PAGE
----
Our readers at Mycenae House were divided over Second-Class Citizen and had mixed views about the main character, Adah. They liked the fact that she was a strong spirit, and that she refused to be a victim. However, they wanted her to be more emotional and open up about how she was feeling. Given the semi-autobiographical nature of the story, we wondered whether the author’s emotions were the only thing she felt able to keep back in what could otherwise be seen as quite an exposing book. In interviews, Buchi Emecheta revealed that English was her third language (speaking Igbo at home and Yoruba at school), and so would never be her ’emotional language’, in which she would naturally express her feelings. For her, English was ‘colourless and grey’ compared to the ‘colourful phrases’ of Igbo storytelling. While some of our members found that the book’s seeming emotional detachment made Adah difficult to relate to, we still admired her ambition, her steely determination, and hope for a better future.
We felt ambivalent about Adah’s marriage to Francis, and found it difficult to understand fully the degree to which there was ever really any love between the two. Literary scholars such as Abioseh Porter have attributed Adah’s rushed marriage to her naivety, her juvenile understanding of life beyond school, and want of previous romantic relationships:
she enters into a hastily arranged and ill-conceived marriage without the least idea about the real nature of love, marriage, and the related notions of individual liberty and mutual support. This situation is so because Adah has grown up in environments where she has been deprived of learning about or experiencing such concepts, which are so vital for succesful marital relationships…She sincerely believes that all it takes to have a successful marriage is to be married to a young spouse of modest means.
Marrying Francis initially provides Adah with status, a home, and a quiet space where she can continue her studies. However, by the time she arrives in London she has become disillusioned, deciding that marriage is ‘not a bed of roses but a tunnel of thorns, fire and hot nails’.
We also discussed the author’s wider views on how women were treated, both in Britain and Nigeria. For example, Adah suggests that a daughter, in Nigeria, is valued less than a son, and that among the Igbos bearing children was the greatest asset a woman could have. On more than one occasion she refers to women as being like cattle. In subsequent interviews, Emecheta described herself as “a feminist with a small f”, seeing the world and the minutiae of everyday life through an African woman’s eyes. She wanted to tell women’s stories in her work since “Women in our area are silenced a lot…My hope is that in the future, people will start reading more books by female writers and realise that African women do have voices”.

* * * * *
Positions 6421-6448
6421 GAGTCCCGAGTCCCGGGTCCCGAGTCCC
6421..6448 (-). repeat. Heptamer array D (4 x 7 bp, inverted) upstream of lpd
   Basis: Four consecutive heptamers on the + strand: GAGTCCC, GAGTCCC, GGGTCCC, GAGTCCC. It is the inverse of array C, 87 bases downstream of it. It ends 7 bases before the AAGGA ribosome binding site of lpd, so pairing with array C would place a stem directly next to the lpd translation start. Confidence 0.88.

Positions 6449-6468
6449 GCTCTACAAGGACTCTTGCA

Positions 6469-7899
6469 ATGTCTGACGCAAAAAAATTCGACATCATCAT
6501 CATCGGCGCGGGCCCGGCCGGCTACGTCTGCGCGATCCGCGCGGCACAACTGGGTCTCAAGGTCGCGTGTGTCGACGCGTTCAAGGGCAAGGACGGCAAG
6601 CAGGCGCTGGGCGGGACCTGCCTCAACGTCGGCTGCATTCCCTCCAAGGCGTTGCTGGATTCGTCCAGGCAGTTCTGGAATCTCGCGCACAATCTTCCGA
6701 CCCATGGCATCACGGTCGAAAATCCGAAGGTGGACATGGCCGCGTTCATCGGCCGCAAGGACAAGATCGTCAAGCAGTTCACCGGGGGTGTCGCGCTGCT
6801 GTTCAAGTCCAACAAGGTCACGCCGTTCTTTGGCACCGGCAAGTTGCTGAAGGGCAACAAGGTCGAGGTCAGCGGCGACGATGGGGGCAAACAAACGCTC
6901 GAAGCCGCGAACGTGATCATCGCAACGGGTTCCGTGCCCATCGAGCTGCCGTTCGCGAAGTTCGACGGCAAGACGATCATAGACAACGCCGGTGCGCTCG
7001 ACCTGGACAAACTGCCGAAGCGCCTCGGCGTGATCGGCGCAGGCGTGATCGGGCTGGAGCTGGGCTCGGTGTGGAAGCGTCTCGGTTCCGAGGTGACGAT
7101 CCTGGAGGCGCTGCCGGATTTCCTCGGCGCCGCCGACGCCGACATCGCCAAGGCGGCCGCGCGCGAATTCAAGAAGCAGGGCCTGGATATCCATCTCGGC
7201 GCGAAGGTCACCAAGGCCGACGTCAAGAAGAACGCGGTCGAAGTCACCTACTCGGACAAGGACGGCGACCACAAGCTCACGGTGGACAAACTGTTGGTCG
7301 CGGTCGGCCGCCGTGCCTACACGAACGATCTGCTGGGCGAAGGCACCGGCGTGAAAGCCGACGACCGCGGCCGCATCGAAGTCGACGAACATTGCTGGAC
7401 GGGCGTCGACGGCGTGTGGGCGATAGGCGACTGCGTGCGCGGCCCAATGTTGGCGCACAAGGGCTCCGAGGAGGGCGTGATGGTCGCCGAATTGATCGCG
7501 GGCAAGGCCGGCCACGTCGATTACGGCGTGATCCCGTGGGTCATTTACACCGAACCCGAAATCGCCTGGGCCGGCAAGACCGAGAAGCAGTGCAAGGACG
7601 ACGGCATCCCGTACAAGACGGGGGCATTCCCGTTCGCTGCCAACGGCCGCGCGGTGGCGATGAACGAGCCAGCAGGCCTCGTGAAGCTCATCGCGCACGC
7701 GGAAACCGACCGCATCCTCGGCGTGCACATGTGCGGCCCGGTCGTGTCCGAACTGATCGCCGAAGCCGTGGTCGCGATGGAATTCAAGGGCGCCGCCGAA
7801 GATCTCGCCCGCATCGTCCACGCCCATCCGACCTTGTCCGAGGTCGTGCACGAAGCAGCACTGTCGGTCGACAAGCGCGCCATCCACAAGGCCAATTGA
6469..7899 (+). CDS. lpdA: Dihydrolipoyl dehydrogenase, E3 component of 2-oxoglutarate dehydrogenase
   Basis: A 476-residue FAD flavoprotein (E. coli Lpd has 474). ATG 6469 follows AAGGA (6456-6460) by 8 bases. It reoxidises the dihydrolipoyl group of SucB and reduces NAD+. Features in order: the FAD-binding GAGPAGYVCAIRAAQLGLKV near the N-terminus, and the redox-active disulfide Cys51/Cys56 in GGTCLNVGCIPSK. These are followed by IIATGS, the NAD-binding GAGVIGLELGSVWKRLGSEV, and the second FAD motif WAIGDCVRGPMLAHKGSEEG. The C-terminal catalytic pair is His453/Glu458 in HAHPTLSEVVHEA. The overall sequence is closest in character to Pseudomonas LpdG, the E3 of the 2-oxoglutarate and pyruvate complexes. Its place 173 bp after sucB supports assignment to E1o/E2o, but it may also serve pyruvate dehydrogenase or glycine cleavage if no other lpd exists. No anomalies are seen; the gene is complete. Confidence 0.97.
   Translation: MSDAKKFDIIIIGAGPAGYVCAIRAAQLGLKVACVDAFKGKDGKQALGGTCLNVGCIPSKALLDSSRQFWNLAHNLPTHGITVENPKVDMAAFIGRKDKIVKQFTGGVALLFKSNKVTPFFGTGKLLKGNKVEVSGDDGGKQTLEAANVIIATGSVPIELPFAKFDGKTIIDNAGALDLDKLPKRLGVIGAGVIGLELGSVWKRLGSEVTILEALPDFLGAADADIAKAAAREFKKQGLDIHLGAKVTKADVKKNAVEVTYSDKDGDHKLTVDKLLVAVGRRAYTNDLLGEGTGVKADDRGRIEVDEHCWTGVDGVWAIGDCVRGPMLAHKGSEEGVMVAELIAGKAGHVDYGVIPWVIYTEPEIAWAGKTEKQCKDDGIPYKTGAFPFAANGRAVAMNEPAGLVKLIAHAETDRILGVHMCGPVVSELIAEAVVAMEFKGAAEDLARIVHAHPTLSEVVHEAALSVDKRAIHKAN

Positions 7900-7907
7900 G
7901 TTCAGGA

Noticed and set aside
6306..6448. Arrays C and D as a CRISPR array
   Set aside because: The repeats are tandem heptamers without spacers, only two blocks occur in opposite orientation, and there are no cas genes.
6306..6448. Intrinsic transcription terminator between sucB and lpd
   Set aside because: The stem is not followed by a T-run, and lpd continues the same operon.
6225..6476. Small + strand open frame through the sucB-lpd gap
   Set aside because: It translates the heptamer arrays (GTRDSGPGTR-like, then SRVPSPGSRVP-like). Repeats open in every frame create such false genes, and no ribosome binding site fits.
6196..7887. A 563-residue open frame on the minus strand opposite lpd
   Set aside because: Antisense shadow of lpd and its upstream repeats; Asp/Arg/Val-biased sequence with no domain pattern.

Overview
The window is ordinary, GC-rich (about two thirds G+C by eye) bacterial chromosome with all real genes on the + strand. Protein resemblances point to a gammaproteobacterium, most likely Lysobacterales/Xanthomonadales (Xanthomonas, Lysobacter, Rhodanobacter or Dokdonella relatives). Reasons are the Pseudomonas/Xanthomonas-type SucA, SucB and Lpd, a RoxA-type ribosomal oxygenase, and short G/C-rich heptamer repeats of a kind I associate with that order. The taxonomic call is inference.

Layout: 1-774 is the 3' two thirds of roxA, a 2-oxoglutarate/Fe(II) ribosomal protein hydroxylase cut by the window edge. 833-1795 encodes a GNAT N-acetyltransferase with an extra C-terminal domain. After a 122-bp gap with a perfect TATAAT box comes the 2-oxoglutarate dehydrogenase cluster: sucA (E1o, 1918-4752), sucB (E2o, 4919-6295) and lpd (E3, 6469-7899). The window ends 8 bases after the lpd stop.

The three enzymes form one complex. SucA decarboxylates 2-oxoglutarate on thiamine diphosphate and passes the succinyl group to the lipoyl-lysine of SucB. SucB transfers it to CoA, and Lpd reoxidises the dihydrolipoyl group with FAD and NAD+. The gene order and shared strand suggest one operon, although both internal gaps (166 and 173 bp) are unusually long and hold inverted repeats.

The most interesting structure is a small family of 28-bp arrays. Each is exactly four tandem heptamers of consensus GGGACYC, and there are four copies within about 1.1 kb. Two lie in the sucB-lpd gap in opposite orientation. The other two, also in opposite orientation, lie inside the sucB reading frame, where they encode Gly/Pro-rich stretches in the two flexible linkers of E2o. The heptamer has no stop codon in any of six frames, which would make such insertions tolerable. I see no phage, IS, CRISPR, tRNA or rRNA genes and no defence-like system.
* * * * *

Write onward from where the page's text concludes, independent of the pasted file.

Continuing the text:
We felt that the book provided valuable insights into British culture in the 1970s – of life in London, and of class, poverty, immigration, racism, motherhood, and work. A couple of our members felt that one of the times where they were most able to empathise with Adah was when she went to have her contraceptive cap fitted. We noted, for example, that Adah needed a signed permission form from her husband. We were also conscious of the invasive procedure itself which was carried out insensitively by the doctor, who tutted and scolded her for failing to relax.
Some members were unclear as to why Adah had stayed in her marriage, particularly as she was never well matched with Francis, who proved a violent and cruel husband, eventually becoming her ‘enemy’. Others acknowledged the reality of Adah’s limited choices, her dependence on Francis, her sense of isolation in Britain, and the shame she may have felt if she left. Some of our members felt that Adah broadly accepted the violence in her marriage. However, we had a discussion about the reality for women in abusive relationships and how challenging it is to leave. We felt that perhaps this is what Emecheta is showing through her depiction of Adah, and the choices she makes. Through her many pregnancies, her violent marriage, and the hardships of life in London, Adah is resolved ‘to live, to survive to exist through it all…Some day her fingers would touch something solid that would help pull herself out’.
We ultimately concluded that Second-Class Citizen was a tale of self-discovery and personal development, as with other books we have read in our book club, such as Letters of a Peruvian Woman and The Bondwoman’s Narrative. We saw the novel as an exploration of Adah’s dream to move to the United Kingdom (‘the Kingdom of God’), how she made this come about, and the shock of her life when she arrived. We enjoyed following her journey and her progression to being an independent woman.
You can read an interview with Buchi Emecheta in 1996 at http://emeagwali.com/nigeria/biography/buchi-emecheta-voice-09jul96.html and discover her other books at ‘The Brilliant of Buchi Emecheta in 5 Books‘ and on her website https://www.buchiemecheta.co.uk
 Olga Kenyon, Writing Women: Contemporary Women Novelists (London and Concord, Mass., 1991), pp. 115 & 117, citing the author’s interview with Buchi Emecheta on 14 June 1988.
 Abioseh Michael Porter, ‘Second-Class Citizen: The Point of Departure for Understanding Buchi Emecheta’s Major Fiction’ in Emerging Perspectives on Buchi Emecheta, ed. Marie Umeh (Trenton, NJ, 1996), p. 270; Christine W. Sizemore, ‘The London Novels of Buchi Emecheta’ in Emerging Perspectives, p. 369.
 Oladipo Joseph Ogundele, ‘A Conversation with Dr. Buchi Emecheta’ in Emerging Perspectives on Buchi Emecheta, ed. Marie Umeh (Trenton, NJ, 1996), p. 449.